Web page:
*Do you need to convert a decimal to a fraction or back the other way?*

This will explain how to convert:

Decimals to Fractions**AND**

Fractions back to Decimals

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## Step 1: The Conversion

To convert a decimal to a fraction you need to know what each place in a decimal equals._{see the chart below}

To make it easier think of it this way:

the ones place is **x/1**, place just to the right of the decimal is **x/10**, the next place to the right is **x/100**, etc...

For **each place** the you move **to the right** of the decimal **add another zero (0) to the denominator.**

so 0.5 = 5/10, 0.006 = 6/1000, 0.0004 = 4/10000

## Step 2: What About a Decimal With More Than One Numeral???

If the decimal has more than one numeral in it it's still just as easy to turn into a fraction.

For example: If the decimal is 0.0023 you would go to the largest place (the 4^{th} place in this case) and use that as your denominator (4^{th} place= x/10000). The numerator is the numerals in the decimal(23 in this case). So for the decimal 0.0023, the fraction would be 23/10000.

## Step 3: Simplifying a Fraction

To simplify a fraction you first need to find the Greatest Common Factor (GCF) of both the numerator and the denominator. You then divide the numerator by the GCF and the denominator by the GCF. _{if you need help with the GCF see step 1 and 2 of this instructable by Phoenixsong.}

Ex: The GCD of 60/140 is 20. 60/2=3 and 140/20=7. The new simplified fraction is 3/7.

## Step 4: Fraction Back to a Decimal

The fraction * a/b* translated into english would by

*a*divided by

*b*.

So to find the equation for converting two-thirds (2/3) into a decimal. You would take

**a**(2) and divide it by

**b**(3).

_{(If you don't know how to divide look at this instructable by TechnoGeek95.)}

2/3=0.66666...

## Step 5: Types of Decimals

2/3=0.66666...

This is called a **repeating decimal** it goes on forever repeating the same digits over and over.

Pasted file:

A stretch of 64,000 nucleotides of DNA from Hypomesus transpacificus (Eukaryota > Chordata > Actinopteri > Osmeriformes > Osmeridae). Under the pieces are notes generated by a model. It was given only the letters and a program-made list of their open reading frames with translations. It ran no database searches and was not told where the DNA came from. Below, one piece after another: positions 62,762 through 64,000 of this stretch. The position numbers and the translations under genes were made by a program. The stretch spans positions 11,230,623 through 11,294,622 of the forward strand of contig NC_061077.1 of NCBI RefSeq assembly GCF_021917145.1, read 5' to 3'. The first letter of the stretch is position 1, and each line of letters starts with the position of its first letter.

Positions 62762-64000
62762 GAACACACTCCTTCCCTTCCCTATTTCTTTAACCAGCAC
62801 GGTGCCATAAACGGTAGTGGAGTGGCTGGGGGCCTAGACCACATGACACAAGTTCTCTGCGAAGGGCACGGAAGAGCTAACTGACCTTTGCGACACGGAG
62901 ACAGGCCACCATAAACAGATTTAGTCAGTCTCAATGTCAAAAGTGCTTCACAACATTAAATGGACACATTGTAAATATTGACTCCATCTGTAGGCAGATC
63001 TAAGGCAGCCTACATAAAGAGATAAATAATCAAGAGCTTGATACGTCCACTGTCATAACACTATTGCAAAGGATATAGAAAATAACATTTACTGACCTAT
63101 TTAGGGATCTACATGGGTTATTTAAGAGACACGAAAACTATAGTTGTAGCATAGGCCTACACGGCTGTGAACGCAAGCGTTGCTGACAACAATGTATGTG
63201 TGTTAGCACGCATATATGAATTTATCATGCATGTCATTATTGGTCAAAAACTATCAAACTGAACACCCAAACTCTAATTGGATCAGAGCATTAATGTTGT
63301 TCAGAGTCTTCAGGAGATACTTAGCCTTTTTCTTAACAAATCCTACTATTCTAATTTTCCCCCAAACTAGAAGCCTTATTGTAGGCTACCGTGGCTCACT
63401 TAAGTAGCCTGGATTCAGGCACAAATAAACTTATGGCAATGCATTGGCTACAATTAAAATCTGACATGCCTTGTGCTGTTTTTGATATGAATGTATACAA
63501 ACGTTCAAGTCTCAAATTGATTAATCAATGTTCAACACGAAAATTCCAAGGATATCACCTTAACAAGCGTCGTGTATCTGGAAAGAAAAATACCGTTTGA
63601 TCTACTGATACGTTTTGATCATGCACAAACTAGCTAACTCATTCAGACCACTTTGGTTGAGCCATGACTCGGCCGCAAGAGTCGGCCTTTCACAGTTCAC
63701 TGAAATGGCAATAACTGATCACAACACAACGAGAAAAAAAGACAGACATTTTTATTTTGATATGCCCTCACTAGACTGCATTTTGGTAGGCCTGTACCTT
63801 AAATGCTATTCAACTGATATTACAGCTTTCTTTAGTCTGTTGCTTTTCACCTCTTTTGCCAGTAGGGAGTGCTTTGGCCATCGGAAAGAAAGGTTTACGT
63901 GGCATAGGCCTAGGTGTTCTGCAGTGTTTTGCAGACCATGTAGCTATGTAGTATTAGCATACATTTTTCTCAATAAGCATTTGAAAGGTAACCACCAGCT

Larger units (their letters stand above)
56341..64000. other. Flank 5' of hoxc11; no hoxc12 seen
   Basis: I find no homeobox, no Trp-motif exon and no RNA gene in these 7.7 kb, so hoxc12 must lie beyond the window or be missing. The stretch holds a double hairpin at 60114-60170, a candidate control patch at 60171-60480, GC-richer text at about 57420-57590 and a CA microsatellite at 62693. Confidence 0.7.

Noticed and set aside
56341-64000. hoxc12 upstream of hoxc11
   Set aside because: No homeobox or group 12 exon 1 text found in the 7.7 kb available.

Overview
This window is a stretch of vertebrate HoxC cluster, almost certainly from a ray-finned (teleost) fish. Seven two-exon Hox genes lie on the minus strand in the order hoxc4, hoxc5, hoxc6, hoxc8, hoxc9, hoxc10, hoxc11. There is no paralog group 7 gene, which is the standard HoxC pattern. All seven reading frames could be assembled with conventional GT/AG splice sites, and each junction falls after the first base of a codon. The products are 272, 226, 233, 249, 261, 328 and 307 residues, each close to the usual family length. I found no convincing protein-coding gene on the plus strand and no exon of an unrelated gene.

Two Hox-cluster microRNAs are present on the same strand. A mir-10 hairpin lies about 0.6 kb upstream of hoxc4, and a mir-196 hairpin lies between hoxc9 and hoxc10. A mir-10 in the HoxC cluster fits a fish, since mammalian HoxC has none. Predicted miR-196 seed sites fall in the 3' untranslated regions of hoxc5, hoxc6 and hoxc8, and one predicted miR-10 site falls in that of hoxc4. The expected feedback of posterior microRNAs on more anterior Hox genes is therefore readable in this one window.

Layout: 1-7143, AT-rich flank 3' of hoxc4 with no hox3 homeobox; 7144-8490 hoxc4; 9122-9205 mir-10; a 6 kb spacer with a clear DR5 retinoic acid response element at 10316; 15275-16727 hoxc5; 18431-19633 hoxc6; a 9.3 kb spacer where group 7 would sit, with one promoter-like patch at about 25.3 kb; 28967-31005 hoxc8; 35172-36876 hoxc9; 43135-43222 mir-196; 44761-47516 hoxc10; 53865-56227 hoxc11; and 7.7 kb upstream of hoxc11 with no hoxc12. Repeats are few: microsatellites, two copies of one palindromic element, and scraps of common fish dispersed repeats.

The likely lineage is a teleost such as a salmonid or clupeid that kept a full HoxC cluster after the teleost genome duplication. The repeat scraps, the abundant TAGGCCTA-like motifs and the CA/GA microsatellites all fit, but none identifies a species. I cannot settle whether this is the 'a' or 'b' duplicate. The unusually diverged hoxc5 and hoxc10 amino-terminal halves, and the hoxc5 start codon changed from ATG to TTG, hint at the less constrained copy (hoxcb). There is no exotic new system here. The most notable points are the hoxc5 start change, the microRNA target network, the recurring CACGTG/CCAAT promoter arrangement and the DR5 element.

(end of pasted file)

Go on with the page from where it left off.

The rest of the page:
ex: 0.66666...., 0.123123123..., 0.104710471047...

to simplify this number you have two options.

1)put a line over the repeating digits

2)round the decimal off

Another type of decimal is a **terminating decimal**.

A terminating decimal is a decimal that stops.

ex: 1/8 = 0.125, 1/50 =0.02, 1/32 = 0.03125

The third type of decimal is a **irrational decimal**.

An irrational decimal is one that does not terminate or repeat.

ex: pi, the square root of 2, any other non-perfect square roots

To simplify this number you can:

1) Round it off to whatever place you choose.

Participated in the

Burning Questions Round 6.5

## 4 Discussions

10 years ago on Introduction

I don't know if that would be "legal" wrt contest rules, or not?

Maybe one of the instructibles elders reading this could comment? I'm just a noob here really.

I would think it would be legal to make edits to your ible up until the deadline of the contest, but that's just a guess. As far as using my suggestions, I hereby give you permission to use whatever intellectual "stuff" I've given you, licence-free, and you don't have to a attribute it to me either.

Also I think maybe I just made that comment to show off a little bit, without the large amount of work of writing a whole instructible myself. That'd probably be the ethical way for me to show off my math smarts.

And of course, while I was trying to be smart the editor screwed up the formating. I was trying to write the denominator is (10

^{n}-1), not 10^{(n-1)}followed by a bunch of small superscripted text.;-)

10 years ago on Introduction

Very nice instructable, but I can think of a way to make it nicer. You mention repeating decimals, but you don't tell us how to convert a repeating decimal to a fraction.

All repeating fractions have (10

^{n-1) for the denominator, and the repeating part for the numerator, where n is the length of the repeating part.}Example:

0.12871287128712... = 1287/9999 = 13/101

10 years ago on Introduction

Think I should make an instructable converting decimals to percentages?Sure, if you can make is as well organized as this one (also note the first few of Kiteman's Laws ;-)

10 years ago on Introduction

Very nice instructable, and useful too. Very well explained.